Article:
It took a team of 200 people to create the dazzling futuristic world in ‘Tomorrowland’
In director Brad Bird’s stunning “Tomorrowland” (opening Friday) we are thrust into a futuristic world that’s a playground for those with big ideas.
This magical place is the brainchild of one of the biggest idea men ever, Walt Disney. In 1955 he unveiled the Tomorrowland theme land in his Disney theme parks, which depicted views of the future. 60 years later those ideas have been expanded by the marvels at Industrial Light & Magic.
The visual effects studio created by George Lucas to achieve the special effects feats for his "Star Wars" saga and has since made the impossible possible on everything from "Jurassic Park" to the recent blockbusters from Marvel, were tasked in 2013 to convert Disney’s theme land to an eye-popping futuristic world for the screen.
“There were many, many ideas originally,” “Tomorrowland” co-visual effects supervisor Eddie Pasquarello told Business Insider. “If you see the different iterations you would see the theme park in the '70s, it ran the gamut. Even while making the visual effects for the film, the look of 'Tomorrowland' didn’t get locked until half way through our post production process.”
“It wasn’t just a wink to the theme park,” Pasquarello notes, “it’s one of the best designed buildings in the Tomorrowland park.”
ILM spent two-and-a-half years on the film and produced 1,037 effects shots with a staff of close to 200 split between their San Francisco and Vancouver offices.
Most of the effects done for the Tomorrowland world were almost completely computer-generated, though some were done with stationary pieces that the actors stood on during shooting in Vancouver and Valencia, Spain.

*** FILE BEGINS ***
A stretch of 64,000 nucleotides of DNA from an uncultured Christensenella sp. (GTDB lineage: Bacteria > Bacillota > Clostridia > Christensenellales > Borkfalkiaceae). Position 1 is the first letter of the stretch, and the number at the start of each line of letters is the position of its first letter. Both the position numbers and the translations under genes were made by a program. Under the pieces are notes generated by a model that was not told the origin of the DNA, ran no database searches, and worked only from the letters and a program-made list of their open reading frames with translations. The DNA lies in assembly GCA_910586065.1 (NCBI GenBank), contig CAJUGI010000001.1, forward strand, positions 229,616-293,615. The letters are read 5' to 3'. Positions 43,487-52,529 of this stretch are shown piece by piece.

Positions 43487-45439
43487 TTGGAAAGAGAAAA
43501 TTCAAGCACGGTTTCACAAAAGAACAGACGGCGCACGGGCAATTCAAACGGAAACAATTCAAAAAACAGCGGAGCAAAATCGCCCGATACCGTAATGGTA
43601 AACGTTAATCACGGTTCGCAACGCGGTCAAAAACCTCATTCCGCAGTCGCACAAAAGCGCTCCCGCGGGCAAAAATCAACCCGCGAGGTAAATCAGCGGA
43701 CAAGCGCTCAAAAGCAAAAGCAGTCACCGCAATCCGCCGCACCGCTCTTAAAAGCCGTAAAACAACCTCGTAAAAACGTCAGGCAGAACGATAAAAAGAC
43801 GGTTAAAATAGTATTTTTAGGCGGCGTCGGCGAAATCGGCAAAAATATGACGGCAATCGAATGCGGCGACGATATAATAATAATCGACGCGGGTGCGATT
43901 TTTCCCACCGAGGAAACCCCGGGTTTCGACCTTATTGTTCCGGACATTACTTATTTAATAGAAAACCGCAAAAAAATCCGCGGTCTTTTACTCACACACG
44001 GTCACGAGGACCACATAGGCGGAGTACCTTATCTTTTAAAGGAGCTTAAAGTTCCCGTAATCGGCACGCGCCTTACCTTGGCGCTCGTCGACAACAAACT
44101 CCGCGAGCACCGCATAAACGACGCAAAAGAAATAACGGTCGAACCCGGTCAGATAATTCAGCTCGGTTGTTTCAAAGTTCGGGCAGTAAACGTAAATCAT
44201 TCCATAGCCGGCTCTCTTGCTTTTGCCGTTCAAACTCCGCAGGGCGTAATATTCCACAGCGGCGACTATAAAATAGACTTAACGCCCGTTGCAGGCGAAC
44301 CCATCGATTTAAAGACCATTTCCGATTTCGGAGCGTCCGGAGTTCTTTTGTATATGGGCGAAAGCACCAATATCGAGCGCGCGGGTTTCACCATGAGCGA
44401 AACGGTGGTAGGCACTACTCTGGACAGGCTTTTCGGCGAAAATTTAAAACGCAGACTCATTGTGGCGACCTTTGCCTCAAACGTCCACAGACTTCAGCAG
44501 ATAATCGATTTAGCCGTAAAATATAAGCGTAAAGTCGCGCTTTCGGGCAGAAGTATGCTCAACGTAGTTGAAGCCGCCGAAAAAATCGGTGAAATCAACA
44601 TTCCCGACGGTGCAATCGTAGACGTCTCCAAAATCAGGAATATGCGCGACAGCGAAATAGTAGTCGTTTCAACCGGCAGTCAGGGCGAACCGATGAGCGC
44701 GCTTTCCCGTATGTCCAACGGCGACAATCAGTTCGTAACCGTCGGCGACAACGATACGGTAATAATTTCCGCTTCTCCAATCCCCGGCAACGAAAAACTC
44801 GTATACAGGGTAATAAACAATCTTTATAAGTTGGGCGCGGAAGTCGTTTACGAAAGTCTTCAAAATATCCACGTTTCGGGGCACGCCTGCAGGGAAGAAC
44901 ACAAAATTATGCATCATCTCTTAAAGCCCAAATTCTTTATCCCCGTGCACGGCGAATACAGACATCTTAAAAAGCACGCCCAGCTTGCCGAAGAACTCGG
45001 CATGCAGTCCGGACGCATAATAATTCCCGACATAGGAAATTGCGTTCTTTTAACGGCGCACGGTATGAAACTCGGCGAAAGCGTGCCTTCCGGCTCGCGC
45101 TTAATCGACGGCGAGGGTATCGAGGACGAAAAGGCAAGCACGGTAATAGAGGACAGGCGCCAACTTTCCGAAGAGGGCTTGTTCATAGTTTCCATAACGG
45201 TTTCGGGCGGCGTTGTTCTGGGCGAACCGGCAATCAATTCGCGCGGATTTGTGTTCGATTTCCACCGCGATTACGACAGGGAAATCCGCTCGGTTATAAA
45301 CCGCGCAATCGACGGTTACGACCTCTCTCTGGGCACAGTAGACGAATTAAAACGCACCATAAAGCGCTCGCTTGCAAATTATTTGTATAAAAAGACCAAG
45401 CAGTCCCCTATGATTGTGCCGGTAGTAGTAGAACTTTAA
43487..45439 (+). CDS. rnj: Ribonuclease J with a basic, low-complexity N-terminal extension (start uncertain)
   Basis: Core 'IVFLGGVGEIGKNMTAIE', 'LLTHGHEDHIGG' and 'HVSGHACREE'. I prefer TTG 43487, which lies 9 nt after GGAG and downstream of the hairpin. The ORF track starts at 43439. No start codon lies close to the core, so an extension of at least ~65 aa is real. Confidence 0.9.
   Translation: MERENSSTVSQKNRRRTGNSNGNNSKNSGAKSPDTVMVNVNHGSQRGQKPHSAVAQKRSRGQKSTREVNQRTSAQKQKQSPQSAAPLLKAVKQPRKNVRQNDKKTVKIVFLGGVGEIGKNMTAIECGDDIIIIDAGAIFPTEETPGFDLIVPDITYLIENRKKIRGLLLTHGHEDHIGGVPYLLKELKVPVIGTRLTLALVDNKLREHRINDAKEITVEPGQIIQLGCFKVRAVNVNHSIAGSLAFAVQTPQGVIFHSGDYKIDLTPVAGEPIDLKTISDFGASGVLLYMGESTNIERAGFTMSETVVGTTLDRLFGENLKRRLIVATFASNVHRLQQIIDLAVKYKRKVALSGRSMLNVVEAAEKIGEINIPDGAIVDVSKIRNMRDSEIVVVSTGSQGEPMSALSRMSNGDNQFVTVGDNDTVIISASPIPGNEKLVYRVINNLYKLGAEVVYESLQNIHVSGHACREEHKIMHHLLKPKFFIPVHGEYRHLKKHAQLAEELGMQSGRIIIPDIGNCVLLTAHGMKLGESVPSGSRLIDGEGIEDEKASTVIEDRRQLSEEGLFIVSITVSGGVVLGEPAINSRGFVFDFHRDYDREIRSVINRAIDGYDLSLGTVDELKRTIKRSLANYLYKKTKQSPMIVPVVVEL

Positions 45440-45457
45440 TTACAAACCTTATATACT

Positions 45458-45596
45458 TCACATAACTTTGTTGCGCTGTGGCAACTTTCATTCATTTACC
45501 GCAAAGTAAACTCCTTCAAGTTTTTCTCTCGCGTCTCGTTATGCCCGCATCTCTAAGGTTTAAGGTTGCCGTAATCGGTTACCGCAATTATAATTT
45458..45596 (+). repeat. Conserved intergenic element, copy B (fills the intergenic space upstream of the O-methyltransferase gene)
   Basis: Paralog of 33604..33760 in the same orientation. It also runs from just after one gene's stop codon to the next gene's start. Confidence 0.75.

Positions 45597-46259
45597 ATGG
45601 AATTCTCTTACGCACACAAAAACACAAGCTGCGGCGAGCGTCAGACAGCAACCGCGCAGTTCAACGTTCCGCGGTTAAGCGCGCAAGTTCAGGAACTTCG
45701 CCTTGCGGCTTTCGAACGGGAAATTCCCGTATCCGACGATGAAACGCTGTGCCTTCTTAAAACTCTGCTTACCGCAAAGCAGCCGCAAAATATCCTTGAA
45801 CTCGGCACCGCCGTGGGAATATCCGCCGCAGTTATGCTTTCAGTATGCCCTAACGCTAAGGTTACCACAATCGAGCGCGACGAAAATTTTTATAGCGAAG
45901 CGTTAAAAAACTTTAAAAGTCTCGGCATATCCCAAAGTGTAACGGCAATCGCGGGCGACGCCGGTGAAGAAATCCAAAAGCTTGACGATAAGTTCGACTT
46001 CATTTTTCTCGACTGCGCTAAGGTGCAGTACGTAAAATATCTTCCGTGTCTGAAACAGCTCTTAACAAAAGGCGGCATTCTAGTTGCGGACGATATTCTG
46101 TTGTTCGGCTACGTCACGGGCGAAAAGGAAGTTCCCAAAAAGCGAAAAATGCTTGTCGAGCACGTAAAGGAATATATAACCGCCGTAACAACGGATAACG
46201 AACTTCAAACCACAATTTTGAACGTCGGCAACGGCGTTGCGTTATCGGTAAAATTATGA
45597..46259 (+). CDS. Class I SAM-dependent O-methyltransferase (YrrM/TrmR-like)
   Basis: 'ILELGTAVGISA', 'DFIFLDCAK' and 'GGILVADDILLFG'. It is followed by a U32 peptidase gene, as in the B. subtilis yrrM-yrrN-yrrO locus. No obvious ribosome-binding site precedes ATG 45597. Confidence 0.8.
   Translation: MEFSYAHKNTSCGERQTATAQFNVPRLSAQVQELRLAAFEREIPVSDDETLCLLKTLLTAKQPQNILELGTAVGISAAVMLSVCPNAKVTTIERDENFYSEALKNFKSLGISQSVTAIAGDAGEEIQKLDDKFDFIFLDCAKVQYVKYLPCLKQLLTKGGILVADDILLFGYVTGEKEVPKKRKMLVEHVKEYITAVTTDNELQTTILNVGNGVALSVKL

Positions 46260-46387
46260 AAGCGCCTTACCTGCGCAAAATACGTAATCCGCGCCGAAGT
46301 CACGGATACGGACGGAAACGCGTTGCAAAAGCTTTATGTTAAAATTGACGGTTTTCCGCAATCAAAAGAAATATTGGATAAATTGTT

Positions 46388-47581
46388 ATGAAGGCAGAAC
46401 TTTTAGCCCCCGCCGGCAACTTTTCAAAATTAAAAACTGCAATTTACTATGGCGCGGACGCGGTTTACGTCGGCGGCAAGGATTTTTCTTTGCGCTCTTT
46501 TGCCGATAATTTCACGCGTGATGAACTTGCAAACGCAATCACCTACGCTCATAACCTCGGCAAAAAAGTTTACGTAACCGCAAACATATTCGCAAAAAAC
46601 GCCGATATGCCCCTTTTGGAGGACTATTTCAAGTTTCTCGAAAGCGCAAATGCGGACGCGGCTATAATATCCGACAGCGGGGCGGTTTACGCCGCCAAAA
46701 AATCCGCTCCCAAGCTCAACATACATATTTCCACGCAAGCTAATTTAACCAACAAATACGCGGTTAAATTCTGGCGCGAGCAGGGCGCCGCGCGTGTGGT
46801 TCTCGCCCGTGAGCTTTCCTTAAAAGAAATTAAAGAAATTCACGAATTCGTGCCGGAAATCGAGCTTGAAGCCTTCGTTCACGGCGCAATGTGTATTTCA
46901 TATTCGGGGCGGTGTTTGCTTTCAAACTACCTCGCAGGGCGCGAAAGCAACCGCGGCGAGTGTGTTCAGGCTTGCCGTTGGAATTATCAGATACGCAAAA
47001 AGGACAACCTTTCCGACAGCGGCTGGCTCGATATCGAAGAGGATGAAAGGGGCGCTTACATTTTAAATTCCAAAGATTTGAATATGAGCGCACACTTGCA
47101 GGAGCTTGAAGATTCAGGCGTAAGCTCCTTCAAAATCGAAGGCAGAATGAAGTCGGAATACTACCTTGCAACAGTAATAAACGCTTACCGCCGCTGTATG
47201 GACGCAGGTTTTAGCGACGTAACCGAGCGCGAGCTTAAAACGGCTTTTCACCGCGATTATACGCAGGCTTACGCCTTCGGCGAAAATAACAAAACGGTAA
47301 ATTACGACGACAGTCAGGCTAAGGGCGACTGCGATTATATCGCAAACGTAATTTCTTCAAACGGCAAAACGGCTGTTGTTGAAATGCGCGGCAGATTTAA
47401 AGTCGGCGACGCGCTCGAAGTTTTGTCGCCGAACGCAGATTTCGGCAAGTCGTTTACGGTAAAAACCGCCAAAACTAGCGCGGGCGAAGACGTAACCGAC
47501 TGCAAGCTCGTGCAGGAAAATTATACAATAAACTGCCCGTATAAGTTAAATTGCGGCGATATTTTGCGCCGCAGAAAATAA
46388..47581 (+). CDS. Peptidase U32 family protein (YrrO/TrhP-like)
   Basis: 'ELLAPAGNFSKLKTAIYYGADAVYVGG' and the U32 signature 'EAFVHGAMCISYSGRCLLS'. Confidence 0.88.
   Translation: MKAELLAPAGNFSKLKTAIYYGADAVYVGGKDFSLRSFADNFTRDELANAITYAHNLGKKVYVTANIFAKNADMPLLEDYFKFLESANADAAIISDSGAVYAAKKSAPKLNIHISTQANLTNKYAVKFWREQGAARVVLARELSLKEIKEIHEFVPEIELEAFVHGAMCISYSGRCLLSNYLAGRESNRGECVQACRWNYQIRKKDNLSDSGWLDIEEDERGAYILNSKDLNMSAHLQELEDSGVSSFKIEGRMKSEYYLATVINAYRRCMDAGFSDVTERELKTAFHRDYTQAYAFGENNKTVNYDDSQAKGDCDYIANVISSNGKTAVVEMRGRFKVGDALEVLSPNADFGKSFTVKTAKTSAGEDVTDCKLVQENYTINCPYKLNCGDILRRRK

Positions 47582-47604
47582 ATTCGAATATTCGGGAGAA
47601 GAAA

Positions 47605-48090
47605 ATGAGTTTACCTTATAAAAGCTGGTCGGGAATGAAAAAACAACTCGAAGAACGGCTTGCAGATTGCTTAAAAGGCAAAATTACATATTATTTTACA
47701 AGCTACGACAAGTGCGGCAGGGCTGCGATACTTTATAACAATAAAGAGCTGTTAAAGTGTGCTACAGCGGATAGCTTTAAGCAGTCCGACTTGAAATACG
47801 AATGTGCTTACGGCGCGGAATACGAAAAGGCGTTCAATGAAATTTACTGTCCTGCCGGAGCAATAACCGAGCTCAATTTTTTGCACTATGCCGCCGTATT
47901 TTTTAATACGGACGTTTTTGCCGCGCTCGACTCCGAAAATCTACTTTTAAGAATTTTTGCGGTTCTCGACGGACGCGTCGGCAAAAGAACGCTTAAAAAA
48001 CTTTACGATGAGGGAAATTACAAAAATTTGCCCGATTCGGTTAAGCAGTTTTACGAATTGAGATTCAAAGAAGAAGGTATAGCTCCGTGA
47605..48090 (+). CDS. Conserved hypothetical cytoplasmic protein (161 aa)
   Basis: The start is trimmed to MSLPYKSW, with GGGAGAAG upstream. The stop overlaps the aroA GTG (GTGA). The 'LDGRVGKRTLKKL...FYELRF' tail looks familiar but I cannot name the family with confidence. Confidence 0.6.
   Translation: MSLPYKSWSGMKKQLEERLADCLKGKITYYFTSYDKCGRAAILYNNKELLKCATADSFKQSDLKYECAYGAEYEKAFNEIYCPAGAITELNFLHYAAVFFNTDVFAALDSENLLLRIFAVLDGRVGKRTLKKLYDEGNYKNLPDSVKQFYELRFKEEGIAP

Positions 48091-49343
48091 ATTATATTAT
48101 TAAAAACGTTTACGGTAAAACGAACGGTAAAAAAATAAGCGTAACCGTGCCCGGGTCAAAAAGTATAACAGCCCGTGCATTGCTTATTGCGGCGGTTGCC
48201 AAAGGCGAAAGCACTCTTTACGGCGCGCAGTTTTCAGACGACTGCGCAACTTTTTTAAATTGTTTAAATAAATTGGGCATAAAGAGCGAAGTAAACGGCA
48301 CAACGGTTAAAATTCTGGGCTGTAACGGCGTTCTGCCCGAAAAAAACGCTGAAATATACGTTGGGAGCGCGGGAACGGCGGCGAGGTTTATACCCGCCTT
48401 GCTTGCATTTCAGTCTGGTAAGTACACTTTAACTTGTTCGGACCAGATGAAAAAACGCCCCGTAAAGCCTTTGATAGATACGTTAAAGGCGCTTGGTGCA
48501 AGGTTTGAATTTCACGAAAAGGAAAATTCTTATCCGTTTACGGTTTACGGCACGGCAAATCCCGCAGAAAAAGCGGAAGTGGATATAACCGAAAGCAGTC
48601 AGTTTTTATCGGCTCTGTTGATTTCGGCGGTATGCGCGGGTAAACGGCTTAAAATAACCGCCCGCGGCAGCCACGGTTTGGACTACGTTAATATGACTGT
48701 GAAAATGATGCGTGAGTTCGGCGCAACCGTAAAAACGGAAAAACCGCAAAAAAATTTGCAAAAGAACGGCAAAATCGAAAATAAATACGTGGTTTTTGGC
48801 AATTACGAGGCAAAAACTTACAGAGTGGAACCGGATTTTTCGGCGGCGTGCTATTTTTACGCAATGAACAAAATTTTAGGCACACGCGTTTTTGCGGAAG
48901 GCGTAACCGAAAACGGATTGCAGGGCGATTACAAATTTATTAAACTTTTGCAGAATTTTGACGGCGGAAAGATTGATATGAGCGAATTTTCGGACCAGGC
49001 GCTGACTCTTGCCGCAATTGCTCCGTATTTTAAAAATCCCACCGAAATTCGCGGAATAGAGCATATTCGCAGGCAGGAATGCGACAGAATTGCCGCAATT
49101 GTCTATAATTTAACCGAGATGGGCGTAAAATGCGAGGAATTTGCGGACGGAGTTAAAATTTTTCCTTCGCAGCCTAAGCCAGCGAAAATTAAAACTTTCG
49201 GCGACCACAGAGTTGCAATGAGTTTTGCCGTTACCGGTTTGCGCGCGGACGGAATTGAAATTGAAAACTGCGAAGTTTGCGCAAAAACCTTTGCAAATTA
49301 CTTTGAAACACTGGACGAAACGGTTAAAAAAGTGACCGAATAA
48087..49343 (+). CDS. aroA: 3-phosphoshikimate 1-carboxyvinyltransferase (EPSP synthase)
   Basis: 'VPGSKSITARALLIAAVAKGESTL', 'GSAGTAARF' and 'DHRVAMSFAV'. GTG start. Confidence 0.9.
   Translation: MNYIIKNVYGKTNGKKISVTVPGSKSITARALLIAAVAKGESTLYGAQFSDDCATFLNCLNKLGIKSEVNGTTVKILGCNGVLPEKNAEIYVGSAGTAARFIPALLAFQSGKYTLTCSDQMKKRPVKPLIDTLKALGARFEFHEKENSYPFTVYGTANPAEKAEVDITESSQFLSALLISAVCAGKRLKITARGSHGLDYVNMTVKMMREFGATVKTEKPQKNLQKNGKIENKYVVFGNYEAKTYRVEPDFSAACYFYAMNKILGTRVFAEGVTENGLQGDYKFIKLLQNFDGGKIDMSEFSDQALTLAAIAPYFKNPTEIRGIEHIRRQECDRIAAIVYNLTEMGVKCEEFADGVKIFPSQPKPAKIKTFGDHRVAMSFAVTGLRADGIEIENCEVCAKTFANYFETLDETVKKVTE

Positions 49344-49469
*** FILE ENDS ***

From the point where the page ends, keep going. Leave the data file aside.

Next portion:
Pasquarello said the biggest challenge ILM took on was creating the experience Britt Robertson’s character, Casey, has when she first visits Tomorrowland.
In the film, Casey and Frank (George Clooney) are optimistic dreamers who have visited Tomorrowland and are determined to return. Frank first visited as a young boy, who found his way there when he was at the 1964 World's Fair in New York. Casey's initial visit happens after she finds a special pin that gives her a glimpse of the world when she touches it. In a four-minute sequence that’s one continuous shot, we follow Casey as she marvels over the world.
The sequence was broken down into four parts and taken on by a team of 30 people total.
“The challenge was seaming into one shot all of the stationary pieces together [with the computer graphics],” Pasquarello explained.
To give an example, Pasquarello said a shot of Robertson on a sound stage in Vancouver would become her riding a monorail in the sequence. ILM would then have to sync that shot seamlessly with a shot of her standing at a stationary piece in Spain, which after they was done with it would become a section of the sequence where she's standing on a rocket-launch platform.
Pasquarello says out of all the FX shots ILM did for the movie that sequence was the most rewarding when watching the finished film.
“Seeing everything put together to work, I just smiled watching it all,” he said.
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